* Sees adj profit up 19-21 pct vs previous target 17-20 pct
* Excl effects from purchases of Akorn, Merck biosimilars
* Q1 adj net income up 28 pct at 457 mln eur vs poll 422 mln
* Unit FMC shored up by reimbursement, drug cost control (Adds FMC results, premarket shares)
By Ludwig Burger
FRANKFURT, May 3 (Reuters) - German healthcare group Fresenius on Wednesday toned up its earnings guidance for the year as demand for recently launched generic infusion drugs continued to grow at higher-than-expected rates.
For 2017, it now expects adjusted net income to grow by 19 to 21 percent, excluding the effect of currency swings, compared with a previous target for a 17 to 20 percent gain, to be shored up later this year by market launches of more than 10 products that have lost patent protection.
That excludes one-off charges of about 50 million euros expected from the last week’s deals to acquire U.S. generic drugmaker Akorn Inc for $4.75 billion and the biosimilars arm of Germany’s Merck KGaA and another 50 million euros in planned expenditures to build the Merck business later this year.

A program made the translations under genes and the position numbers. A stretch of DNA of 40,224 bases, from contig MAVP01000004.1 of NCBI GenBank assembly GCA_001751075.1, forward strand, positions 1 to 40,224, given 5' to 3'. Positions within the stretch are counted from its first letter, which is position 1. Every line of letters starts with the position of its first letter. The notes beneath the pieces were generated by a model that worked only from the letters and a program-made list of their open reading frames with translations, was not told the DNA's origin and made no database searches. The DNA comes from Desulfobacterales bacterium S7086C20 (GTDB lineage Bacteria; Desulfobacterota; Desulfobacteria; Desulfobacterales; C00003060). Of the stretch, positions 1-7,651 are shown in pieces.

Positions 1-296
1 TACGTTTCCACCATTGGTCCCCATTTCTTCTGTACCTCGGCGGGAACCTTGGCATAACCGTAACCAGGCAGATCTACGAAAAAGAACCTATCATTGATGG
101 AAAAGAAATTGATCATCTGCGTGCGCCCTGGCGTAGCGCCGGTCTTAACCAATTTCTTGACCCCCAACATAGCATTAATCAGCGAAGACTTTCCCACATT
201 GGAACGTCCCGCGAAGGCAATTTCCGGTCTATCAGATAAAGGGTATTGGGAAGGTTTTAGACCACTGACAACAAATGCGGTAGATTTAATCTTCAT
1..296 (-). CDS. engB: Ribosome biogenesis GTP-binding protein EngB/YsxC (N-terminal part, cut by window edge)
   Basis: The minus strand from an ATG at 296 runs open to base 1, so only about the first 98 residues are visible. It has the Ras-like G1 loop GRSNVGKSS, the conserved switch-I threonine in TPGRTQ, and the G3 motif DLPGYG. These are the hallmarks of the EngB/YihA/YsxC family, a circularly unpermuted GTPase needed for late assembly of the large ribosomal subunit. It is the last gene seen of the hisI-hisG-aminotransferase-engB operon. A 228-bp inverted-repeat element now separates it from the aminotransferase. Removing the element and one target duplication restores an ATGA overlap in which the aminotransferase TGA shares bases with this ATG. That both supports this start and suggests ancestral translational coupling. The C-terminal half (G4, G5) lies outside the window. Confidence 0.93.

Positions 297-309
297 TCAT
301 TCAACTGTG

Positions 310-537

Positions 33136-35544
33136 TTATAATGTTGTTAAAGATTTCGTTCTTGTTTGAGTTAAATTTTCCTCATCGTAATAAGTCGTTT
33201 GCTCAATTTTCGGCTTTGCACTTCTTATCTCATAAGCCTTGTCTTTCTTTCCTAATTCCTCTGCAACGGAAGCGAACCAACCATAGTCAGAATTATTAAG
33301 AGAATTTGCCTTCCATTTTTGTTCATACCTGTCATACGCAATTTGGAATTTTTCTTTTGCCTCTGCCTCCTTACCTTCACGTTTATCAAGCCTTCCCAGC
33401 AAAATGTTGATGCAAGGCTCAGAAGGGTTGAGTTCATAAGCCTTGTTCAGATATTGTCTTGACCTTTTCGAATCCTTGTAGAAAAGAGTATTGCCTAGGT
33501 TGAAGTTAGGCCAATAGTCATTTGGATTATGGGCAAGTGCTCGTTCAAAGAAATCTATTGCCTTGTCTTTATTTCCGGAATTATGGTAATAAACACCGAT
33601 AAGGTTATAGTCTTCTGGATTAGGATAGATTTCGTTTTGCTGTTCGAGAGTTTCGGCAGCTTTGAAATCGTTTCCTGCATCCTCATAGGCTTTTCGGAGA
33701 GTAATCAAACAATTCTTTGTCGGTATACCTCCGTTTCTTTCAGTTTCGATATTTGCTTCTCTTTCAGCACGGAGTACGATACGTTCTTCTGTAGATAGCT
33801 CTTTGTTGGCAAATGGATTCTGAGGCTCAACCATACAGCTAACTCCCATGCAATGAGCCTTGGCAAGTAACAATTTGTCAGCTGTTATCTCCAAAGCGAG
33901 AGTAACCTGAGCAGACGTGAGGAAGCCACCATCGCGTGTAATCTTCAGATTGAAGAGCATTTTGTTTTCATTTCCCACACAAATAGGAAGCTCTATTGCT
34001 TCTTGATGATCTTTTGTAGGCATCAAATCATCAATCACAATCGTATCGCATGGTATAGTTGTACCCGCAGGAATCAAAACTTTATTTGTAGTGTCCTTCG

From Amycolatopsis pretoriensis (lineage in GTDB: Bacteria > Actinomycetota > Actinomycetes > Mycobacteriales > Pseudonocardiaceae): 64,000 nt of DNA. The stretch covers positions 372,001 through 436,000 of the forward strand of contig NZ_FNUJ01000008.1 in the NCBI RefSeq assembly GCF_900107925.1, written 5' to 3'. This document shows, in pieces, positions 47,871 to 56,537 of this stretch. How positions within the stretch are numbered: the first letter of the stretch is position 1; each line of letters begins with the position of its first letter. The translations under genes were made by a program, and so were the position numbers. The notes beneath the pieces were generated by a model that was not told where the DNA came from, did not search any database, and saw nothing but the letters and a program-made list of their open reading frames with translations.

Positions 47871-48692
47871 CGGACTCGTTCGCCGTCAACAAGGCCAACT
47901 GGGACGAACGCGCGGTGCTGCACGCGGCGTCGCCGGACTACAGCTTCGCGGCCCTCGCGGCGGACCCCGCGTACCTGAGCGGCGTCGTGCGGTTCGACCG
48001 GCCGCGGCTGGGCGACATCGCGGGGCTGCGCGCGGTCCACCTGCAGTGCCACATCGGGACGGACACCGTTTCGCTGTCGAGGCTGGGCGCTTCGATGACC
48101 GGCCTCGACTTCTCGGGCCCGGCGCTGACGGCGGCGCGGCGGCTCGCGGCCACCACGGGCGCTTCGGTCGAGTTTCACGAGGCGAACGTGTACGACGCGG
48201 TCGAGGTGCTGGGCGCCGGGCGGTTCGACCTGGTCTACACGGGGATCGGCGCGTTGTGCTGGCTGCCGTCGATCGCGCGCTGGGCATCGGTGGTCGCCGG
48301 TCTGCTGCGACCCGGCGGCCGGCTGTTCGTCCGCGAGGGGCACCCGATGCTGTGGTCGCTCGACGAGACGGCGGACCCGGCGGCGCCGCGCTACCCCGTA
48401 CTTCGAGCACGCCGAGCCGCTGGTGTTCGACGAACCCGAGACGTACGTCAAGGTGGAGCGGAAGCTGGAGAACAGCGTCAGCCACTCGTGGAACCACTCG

First-quarter adjusted net income jumped 28 percent to 457 million euros ($500 million), bolstered by recently launched drugs and the acquisition of Spanish hospital chain Quironsalud, coming in above the average estimate of 422 million euros in a Reuters poll of analysts.
The shares were seen 1.5 percent higher in pre-market trades ahead of the 0700 GMT market open, amid an overall German stock market that was indicated slightly lower.
Separately listed subsidiary Fresenius Medical Care , which derives about three quarters of sales from North America, posted a 17 percent gain in quarterly adjusted net income, benefiting from higher reimbursement rates and lower costs of medicines for dialysis patients.
First-quarter adjusted net income of 249 million euros excluded a one-off gain of 59 million euros from settling a dispute with the U.S. Departments of Veterans Affairs and Justice over outstanding payments.
$1 = 0.9146 euros Reporting by Ludwig Burger; Editing by Maria Sheahan